“I understand your point of view completely, sir,” said the first mate, “but I still must say that we would be better to take the time than to risk the loud noise.”

They probably would have gone on this way for quite a while, each trying very hard not to offend the other, if the cabin boy hadn’t said, “Excuse me, captain,” and then waited patiently for the first mate to finish his sentence. When the captain and first mate acknowledged him, the cabin boy said, “Thank you for listening, sir. I have something here that could probably be of help.” He held up the keys to the dungeon which he had stolen from one of the guards.

“Well done, son!” shouted the captain. “I knew if we discussed this reasonably we could come to some understanding!”

The first mate nodded his agreement. The doors were soon open and the crew carried the iron box out of the castle. It was very hard to get such a heavy box up the stairs. Half way up, the men in front dropped it, and it landed on the first mate’s toes. He let out a yell that would put fear into the heart of any pirate, “AAAARRRRRRGGGGGGHHHHH!”

“We’re so terribly sorry,” said all the other men.

“AAAARRRRGGGGHHHH!” yelled the first mate again. Then he got himself under control and said through gritted teeth, “It’s quite all right. I know you didn’t mean to, but I really think we should open the box here and divide up the treasure for carrying.”

Seeing as how the first mate was badly injured, no one wanted to argue with him about that. Several of the men had brought along heavy hammers for opening the box and now they began to pound away at the lid, each man making a great crash and trying his best to break off the hinges. Of course, they all took turns and waited patiently and passed the hammer back and forth very carefully. Working together so courteously, they naturally had the lid off in no time. Each man filled his pockets with gold from the chest, passing it from one to the other with a whispered, “Thank you!”

By this time, all the hammering and yelling had brought more guards down from the upper parts of the castle. The Polite Pirates were ready to move. They fought bravely up the stairs and out into the courtyard, but before they could get to the outer gate, they found themselves surrounded by guards and backed into a corner. It was a terrible moment for the Polite Pirates. They knew no pirate could ever surrender, so that meant that they were all probably about to die. The captain, who was out in front, could see the shining tips of all those swords that were pointed at them and from somewhere behind those swords, he heard someone give a great sneeze, AAACHOOO!

Without second thought, he pulled out his white handkerchief and held it up. “I believe you are needing this,” he called.

The guards stopped. Could it be that the pirates were surrendering? Yes, he was definitely holding up a white flag. Lowering their swords, the guards walked forward to accept the surrender. But the pirates had never meant to surrender. When they saw the guards lower their swords, the pirates made a mad rush and broke free, running for the gate and down to the harbor with great piratey cries.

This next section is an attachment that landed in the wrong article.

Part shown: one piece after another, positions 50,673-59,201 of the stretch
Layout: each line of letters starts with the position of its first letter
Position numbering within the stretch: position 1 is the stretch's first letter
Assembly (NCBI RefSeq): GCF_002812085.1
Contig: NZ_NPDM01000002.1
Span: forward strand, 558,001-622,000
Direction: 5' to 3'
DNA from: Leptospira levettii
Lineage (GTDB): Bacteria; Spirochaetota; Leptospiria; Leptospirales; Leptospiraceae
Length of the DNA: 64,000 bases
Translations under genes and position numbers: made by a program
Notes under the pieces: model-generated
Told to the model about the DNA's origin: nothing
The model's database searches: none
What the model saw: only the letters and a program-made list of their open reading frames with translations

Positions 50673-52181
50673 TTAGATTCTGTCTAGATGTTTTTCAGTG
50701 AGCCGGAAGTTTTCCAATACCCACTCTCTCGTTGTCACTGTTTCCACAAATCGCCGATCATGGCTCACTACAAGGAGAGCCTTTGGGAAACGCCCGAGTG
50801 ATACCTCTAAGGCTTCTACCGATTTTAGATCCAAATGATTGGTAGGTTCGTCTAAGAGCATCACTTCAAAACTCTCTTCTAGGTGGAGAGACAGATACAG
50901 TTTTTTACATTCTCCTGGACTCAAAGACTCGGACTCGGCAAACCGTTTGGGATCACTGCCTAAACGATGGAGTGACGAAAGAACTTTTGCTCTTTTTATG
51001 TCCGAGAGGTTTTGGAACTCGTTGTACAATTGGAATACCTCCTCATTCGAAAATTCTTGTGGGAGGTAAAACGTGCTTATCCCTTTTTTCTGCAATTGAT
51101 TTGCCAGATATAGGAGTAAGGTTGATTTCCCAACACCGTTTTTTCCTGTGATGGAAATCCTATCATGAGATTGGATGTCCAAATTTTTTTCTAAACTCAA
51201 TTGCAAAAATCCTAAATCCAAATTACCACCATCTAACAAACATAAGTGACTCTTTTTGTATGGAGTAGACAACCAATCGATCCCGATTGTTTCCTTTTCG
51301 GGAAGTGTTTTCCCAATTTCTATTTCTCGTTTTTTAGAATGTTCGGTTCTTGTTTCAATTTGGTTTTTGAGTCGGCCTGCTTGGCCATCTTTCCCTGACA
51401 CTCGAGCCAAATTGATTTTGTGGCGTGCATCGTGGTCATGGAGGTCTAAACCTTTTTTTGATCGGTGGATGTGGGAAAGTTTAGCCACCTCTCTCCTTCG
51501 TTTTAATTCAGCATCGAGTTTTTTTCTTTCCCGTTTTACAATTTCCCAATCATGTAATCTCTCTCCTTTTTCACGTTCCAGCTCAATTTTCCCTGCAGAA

The pirate captain was the last to get on board the Puxatana as the Polite Pirates prepared to sail away. He carefully set down the handkerchief, hoping that whoever had sneezed would still find it. The Puxatana was sailing away as the guards finally reached the water’s edge, but they could still hear very clearly echoing back over the water, “God….bless…you!”

The Princess Who Hated Her Bath

Princess Petunia was beautiful in every way and was generally quite a sweet-tempered girl, but she had just one very, very stubborn flaw. She absolutely refused to take a bath. Her servants made the water hot, they made it cold, they made it just-right-in-the-middle-deliciously-warm, but still she wouldn’t go near it. Her maid added bubbles and pretty pink coloring so that the whole bath looked like a cotton candy cloud, but Princess Petunia just shook her head and got back in bed. Her mother offered her candy to take even one bath, but Princess Petunia just closed her eyes and shuddered. Her father said he would take away her pony if she didn’t bathe, but Princess Petunia just cried and cried and ran outside.

As time went on, Princess Petunia got dirtier and dirtier and smellier and smellier. She would play outside and take off her shoes and come in with feet all black from the earth, but never would she wash so much as her little toe. She would run and jump and climb in the trees until she was quite a sweaty mess, but never would her own smelliness offend her as much as the tiniest whiff of soap. She would accidentally get bits of food or drink in her hair, and they would stick there for as long as they felt like staying.

The king and queen were quite alarmed. Who ever heard of a princess who wouldn’t take a bath? How could she go to royal balls with blackened feet and bits of food in her hair? How could she greet the royal guests with dirt on her hands and smudges on her cheek? The king called in a royal doctor to study scientifically the causes of the problem. He asked Princess Petunia a great many important questions, but all she would say was, “Baths are icky. I will never take one.”

Was it the water she objected to, he asked, or the soap?

“Oh, by all means, the water,” said Princess Petunia. “Water is just too wet for me. And the soap is truly terrifying. It is just so sickeningly sudsy.”

Was she afraid of the water or just uncomfortable while in it?

“Oh yes, I’m very afraid,” Princess Petunia said calmly. “Water is so disgustingly wet, and I am quite uncomfortable with how fearfully wet it would make me.”